I’ve heard it said that while the toy soldiers are not covered by the policy, that they can create a hostile environment. Give me a break!

Finally, the Zero Tolerance approach in schools is harmful. A report from Harvard University (Opportunities Suspended: The Devastating Consequences of Zero Tolerance and School Discipline) illustrates that “Zero Tolerance is unfair, is contrary to the developmental needs of children, denies children educational opportunities, and often results in the criminalization of children. Even the common schoolyard scuffle has become a target, regardless of severity and circumstances.” Another report Zero Tolerance, Zero Evidence of the Indiana Education Policy Center states: “There is as yet little evidence that the strategies typically associated with zero tolerance contribute to improved student behavior or overall school safety.”

It is understandable that school boards and principals strive to be cautious about anything that could be thought to contribute to a hostile environment. In our litigious society is would be fiscally irresponsible to do otherwise. But it is even more important to teach the truth and to instill in students a sense of thankfulness and respect for the military and police who protect our lives, sometimes through the rightful use of fire-arms.


Anonymous Anonymous said...

I cannot believe how things have changed since I was a child as far as the idiotic "zero tolerance" rules inflicted on students in schools as mentioned in your article.

I would have been kicked out of the 2nd grade, as I was a great fan of toy soldiers, and made my own out of molten lead poured into molds. I played "cowboys and indians" which is now banned by schools. I was a member of ROTC in high school, as I thought that the military profession was respectful, and in college I took NROTC, which is now trying to be banned by many "libbies". Fortunately that was a good choice as after I finished college, I spent 3 years as Naval Officer near the end of the Korean War, and after I received the "G.I.BILL" which enabled me to go to medical school.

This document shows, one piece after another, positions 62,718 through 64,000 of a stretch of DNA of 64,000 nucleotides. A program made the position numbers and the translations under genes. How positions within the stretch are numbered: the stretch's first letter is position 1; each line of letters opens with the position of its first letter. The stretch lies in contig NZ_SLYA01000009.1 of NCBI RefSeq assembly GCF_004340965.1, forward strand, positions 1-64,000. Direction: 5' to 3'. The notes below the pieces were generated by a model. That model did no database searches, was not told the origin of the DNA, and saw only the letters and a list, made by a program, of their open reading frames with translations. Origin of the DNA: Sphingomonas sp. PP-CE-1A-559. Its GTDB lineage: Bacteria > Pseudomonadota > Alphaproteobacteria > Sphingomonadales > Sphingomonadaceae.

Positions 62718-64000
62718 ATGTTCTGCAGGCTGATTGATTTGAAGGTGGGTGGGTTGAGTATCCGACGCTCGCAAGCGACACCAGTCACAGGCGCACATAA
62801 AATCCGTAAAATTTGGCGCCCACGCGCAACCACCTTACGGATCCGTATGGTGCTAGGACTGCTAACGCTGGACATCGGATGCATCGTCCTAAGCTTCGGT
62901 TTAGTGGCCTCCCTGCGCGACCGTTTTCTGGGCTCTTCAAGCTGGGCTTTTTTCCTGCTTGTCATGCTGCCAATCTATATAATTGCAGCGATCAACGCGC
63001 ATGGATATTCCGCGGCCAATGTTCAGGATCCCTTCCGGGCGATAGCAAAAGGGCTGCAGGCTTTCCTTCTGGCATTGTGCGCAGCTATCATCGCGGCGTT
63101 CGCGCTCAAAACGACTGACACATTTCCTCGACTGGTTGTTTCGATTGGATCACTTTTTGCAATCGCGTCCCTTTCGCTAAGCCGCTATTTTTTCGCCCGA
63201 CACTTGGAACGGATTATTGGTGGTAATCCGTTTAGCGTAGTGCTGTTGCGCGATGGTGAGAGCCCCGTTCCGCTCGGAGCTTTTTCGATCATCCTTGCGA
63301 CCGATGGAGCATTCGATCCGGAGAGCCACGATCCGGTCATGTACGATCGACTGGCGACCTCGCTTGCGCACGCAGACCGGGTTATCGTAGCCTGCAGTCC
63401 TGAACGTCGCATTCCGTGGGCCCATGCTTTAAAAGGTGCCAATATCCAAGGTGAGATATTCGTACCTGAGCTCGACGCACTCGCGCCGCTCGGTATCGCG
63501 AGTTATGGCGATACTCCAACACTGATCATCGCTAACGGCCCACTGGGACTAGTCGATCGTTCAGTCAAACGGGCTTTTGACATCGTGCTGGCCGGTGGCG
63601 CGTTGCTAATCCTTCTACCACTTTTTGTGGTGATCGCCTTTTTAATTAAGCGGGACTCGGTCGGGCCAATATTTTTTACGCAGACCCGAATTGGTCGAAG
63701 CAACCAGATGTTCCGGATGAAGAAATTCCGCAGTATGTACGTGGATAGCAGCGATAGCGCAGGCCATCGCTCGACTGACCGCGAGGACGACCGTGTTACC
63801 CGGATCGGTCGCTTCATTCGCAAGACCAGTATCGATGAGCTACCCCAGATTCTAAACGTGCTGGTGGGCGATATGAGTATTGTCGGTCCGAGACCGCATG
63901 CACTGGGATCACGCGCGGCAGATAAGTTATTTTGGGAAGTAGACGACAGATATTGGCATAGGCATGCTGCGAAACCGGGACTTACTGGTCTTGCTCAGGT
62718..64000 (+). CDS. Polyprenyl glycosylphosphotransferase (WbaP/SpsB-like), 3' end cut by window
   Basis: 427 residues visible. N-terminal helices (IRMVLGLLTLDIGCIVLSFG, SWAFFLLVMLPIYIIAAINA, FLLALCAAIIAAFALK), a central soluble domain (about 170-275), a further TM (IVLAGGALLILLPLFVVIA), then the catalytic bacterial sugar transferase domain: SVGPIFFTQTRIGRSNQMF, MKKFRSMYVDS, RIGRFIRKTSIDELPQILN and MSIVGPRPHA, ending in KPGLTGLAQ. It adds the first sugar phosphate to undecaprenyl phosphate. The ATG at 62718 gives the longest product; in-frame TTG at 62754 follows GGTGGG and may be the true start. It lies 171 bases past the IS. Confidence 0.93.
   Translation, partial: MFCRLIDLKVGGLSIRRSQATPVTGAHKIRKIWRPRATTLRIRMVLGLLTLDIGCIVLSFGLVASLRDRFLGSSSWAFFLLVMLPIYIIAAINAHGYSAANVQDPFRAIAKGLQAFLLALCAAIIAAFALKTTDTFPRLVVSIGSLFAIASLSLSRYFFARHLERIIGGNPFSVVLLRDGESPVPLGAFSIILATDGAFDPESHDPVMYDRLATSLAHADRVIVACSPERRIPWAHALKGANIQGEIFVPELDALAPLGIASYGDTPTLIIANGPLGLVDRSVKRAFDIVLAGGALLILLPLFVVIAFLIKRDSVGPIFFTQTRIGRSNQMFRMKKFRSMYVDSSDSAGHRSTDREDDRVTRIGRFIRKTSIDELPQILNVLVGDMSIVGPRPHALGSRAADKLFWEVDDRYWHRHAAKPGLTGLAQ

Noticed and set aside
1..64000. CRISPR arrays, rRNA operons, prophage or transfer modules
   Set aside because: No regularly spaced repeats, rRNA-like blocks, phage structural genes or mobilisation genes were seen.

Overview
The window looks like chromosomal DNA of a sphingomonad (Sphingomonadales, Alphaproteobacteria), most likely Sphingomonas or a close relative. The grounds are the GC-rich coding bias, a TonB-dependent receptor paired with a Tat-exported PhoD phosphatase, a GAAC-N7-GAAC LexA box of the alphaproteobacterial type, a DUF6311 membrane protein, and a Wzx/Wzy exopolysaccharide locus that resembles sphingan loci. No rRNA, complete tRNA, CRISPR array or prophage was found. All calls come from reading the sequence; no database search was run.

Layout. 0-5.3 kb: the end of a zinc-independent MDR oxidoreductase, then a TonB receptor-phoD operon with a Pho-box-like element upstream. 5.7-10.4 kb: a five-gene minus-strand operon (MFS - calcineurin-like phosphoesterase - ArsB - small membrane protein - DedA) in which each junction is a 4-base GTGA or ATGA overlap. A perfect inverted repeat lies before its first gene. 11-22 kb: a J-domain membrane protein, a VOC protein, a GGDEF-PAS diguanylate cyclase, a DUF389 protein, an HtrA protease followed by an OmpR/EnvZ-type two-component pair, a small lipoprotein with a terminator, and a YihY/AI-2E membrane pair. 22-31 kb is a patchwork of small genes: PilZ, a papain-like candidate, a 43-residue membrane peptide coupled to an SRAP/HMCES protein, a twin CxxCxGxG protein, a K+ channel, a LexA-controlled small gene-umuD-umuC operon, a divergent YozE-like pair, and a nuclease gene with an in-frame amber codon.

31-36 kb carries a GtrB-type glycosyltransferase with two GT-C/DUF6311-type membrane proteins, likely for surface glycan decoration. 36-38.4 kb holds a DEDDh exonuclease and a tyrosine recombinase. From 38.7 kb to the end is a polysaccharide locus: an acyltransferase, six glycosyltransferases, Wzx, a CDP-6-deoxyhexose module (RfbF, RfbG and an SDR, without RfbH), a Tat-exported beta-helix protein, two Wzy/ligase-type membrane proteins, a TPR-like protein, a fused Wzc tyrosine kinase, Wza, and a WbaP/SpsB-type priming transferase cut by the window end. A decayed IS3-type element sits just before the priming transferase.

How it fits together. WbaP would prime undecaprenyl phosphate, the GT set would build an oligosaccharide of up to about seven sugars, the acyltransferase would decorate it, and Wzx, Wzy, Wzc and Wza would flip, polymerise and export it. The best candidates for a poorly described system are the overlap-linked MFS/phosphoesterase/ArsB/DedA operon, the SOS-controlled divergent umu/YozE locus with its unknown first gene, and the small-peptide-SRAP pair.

Thanks for your blog.


11:35 AM  
Anonymous Anonymous said...

Ridiculous!! According to the instructor of our handgun class, who happens to be a police officer, Phillips head screwdrivers are the # 1 killing choice in LA County - not guns!! I bet the principal has plenty of screwdrivers at the school! Another stupid reaction from an uninformed supposed "educator!"


11:36 AM  
Anonymous Anonymous said...

Bill, Very interesting. I read the story in the paper and shrugged it off as an isolated case. It could have been that the kids may have had a relative in the service and this was their way of support. After thinking about it I kind of feel it was a parent that determined what went on the motor boards. And why do elementary kids need a graduation anyway? I remember leading an adult hike at Ladera Linda one Saturday and while walking up to the Quarry Bowl several college age boys popped out of the shrub dressed in camo suits and screamed at us saying that we interrupted their paint ball "war". I turned to them and said "if you guys like war games so much why don't you drive on down to Torrance, there is a nice recruiting office there and they could use your help?" It was shortly after that when I got Parks and Rec to ban paint ball from that area. I guess my final feeling is I don't like kids to play gun games, like we used to play cowboy and indian. I don't think video games where violance is the main objective is good for the kids either.

Whats your "take?"


11:37 AM  
Anonymous Anonymous said...

Ghhhh, Bill, every other day you go cwazy. This was one of those days.
First, very doubtful that the news hit local news like an IED; the news hit YOU and your similarly-minded friends like an IED! Second, there are good reasons that the principal should insist that the school promotion ceremony should not be pushing weaponry images. Should parents be pushing their kids to face off re e.g. "yes" in Iraq or "no" in Iraq? Isn't it enough for youngsters to push their parent's army, navy and m.c. sentiments in high school and college? So now let's have parents push this in elementary school, too?--hey, why not start in pre-school?!
I think you misused the word "verboten"; that word has me recalling young militaristic kids in German schools pushing the Nazi movement, mimicking their dress and their heil salute and their military organization...I have no idea whether they were allowed to carry guns, fake or not.


11:39 AM  
Anonymous Anonymous said...